When a 1994 earthquake knocked out the power in Los Angeles, many residents called local emergency centers to report seeing a strange "giant, silvery cloud" in the dark sky. They were scared because many of them had never seen the Milky Way over the expansive city. But for most of the residents in Los Angeles, that became the story of how they first saw the wonder of our galaxy. Of course, this is neither Edison nor his breakthrough invention's fault; however, since the electric lighting began to shine across the world, the night sky has began awash in electric light. Streets, yards, parking lots, billboards, skyscrapers, hospitals, schools and many other buildings and structures glow throughout the night, polluting the environment with something that many are not even aware exists: Light pollution.
Light pollution is the introduction of artificial light, either directly or indirectly, into the natural environment. This phenomenon is pronounced in urban centers where city lights diminish the view of stars, planets and other celestial objects. A satellite view at night shows light pollution as glowing regions around urban areas. In addition to brightened skies around cities, light pollution also refers to any outdoor light that creates glare and interferes with the natural night environment.
This does not mean that electric lights are bad. Artificial lights obviously benefit society in various ways, including one of the most important: Extending the length and productivity of a day. Lights also offer increased safety at night as well as more time for work and different type of activities that require light. However, the moment we begin consuming more than what we need, light becomes annoying and unnecessary.
Since light pollution is one of the fastest growing and most pervasive forms of environmental pollution, most of the research suggests that light pollution can have lasting and adverse effects on the health of both humans and wildlife.
Sky glow, light trespass, glare and over illumination are all forms of light pollution. Sky glow is the bright halo that appears over urban areas at night, a product of light being scattered by water droplets or particles in the air. Light trespass occurs when unwanted artificial light from, for instance, a floodlight or streetlight spills onto an adjacent property, lighting an area that would otherwise be dark. Glare is created by light that shines horizontally. Over illumination refers to the use of artificial light well beyond what is required for a specific activity, such as keeping the lights on all night in an empty office building.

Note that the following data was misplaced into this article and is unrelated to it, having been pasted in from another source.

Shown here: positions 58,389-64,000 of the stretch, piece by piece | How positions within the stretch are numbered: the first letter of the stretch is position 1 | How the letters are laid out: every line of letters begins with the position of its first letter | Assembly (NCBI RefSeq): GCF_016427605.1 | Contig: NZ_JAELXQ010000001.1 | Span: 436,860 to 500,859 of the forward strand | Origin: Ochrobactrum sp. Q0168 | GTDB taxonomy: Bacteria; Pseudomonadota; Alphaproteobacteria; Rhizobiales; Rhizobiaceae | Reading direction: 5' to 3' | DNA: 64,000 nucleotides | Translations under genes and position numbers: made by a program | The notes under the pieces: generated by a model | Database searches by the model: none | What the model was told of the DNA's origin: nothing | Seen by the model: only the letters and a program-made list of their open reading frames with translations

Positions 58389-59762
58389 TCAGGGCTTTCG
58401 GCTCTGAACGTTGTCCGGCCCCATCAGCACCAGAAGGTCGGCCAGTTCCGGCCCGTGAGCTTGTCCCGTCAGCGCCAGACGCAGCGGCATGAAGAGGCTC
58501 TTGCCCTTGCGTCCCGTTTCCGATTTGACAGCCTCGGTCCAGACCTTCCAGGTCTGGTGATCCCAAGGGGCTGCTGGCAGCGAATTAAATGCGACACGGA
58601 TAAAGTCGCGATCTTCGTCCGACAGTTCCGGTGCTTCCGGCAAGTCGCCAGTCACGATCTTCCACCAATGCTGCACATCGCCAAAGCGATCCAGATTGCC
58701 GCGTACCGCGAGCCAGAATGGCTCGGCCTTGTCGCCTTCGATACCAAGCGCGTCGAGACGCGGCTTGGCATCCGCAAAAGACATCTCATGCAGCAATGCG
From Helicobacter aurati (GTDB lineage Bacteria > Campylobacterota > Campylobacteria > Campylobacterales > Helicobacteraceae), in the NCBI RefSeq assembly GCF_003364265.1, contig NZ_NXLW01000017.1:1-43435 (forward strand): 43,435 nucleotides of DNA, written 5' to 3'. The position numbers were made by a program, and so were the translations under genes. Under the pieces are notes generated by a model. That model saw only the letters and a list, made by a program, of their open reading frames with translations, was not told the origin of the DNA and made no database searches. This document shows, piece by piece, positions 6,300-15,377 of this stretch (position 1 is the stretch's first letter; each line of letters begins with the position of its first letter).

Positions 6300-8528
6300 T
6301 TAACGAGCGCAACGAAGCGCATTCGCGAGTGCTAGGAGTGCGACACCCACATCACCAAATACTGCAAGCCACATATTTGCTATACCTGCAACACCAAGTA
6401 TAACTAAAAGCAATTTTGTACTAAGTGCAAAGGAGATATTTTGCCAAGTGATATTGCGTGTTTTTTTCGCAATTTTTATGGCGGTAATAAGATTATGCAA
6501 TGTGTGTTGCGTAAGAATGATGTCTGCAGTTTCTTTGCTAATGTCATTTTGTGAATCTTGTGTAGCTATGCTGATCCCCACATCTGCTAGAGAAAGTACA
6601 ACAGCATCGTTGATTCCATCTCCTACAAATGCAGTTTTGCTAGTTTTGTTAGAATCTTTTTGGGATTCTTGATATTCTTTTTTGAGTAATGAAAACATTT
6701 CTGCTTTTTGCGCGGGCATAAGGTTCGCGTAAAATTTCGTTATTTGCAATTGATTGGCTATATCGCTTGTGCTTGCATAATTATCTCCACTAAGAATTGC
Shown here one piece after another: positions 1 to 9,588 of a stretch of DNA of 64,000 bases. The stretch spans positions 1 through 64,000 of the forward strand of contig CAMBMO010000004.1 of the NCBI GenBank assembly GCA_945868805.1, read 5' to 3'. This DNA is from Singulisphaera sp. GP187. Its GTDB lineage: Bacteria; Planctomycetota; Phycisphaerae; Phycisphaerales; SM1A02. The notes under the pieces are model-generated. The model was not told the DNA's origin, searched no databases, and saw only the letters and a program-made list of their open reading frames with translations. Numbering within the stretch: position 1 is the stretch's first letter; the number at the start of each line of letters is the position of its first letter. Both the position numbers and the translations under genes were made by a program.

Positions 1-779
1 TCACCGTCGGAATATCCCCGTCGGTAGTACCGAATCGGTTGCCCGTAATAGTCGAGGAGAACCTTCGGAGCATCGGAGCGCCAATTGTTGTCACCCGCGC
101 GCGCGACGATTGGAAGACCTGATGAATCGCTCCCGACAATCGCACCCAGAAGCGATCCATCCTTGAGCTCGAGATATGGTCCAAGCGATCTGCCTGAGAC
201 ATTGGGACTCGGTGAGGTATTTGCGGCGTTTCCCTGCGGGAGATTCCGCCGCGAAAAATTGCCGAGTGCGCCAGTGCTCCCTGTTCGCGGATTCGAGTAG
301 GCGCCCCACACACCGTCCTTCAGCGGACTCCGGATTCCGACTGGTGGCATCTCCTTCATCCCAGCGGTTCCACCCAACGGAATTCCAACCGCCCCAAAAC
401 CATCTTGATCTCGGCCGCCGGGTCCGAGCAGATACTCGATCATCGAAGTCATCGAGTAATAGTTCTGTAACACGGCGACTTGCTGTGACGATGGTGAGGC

What might happen?
If you are working as part of a group that observes the stars, planets and other parts of the cosmos, then it might not be possible for you to make your observations properly due to the inhibition of the light released from the earth. This type of pollution also influences wildlife and plants. Night lighting disorients hatching sea turtles, migrating birds and nocturnal animals. Lights attract insects, which, in turn, may interfere with the pollination of nocturnal flowers. In humans, light pollution can interfere with natural circadian rhythms by preventing the production of melatonin, the chemical that regulates sleep patterns, and low melatonin levels have been linked to increased cancer risks.
If the light pollution is very bad in your city or country, do not worry too much. But do continue to care about it and take the following steps in order to begin making a small but significant difference. First, start with your own neighborhood. Make sure outdoor lights reflect downward in what are called fully-shielded fixtures. Also consider exchanging high-watt bulbs for dimmer ones and selecting warm-white lights with low emission blue lights. A great way to save energy and reduce trespassing light is to turn off outdoor lights unless needed.
Regardless of the amount of light pollution, look at the sky and try to catch the stars while you can.